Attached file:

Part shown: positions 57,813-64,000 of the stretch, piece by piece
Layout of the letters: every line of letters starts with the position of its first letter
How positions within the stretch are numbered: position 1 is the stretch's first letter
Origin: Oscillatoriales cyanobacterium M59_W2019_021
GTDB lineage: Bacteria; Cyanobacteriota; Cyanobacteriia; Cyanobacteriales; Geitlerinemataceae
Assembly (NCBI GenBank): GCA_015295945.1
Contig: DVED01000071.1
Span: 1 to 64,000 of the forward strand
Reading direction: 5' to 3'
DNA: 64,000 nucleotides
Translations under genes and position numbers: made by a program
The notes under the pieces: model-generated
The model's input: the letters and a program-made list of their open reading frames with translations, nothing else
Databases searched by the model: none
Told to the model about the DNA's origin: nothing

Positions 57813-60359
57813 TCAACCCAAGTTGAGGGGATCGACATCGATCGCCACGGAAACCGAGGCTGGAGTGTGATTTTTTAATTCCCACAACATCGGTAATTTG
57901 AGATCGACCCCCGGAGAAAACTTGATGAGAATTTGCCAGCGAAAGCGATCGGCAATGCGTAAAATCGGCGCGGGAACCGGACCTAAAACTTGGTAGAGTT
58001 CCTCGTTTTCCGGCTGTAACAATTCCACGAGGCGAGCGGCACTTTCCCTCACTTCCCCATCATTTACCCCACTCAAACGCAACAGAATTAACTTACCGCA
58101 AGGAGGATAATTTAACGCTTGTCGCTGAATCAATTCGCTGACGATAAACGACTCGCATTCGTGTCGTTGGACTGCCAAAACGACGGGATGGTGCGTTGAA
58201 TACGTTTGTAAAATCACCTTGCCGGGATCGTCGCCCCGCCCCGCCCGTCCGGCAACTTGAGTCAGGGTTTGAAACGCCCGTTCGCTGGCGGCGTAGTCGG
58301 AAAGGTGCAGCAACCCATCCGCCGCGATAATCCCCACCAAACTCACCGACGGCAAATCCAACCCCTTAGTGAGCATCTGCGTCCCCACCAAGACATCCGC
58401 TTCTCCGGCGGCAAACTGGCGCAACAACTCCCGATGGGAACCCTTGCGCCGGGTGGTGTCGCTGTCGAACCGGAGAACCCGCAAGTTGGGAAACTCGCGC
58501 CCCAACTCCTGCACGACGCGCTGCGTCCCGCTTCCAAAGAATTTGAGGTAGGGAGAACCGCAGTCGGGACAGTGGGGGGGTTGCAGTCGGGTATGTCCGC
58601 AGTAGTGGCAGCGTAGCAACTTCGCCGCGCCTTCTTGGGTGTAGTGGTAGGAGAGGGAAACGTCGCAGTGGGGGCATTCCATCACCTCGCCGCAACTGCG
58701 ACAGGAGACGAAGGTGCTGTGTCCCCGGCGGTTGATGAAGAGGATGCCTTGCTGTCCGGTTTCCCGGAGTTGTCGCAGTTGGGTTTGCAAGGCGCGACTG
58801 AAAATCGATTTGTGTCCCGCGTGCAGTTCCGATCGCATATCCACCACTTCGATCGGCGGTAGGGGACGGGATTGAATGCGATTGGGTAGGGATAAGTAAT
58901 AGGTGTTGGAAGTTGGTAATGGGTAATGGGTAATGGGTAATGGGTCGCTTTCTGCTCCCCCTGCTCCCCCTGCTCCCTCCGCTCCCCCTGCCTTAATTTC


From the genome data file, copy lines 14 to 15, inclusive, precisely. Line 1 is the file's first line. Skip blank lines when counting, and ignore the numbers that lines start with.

Databases searched by the model: none
Told to the model about the DNA's origin: nothing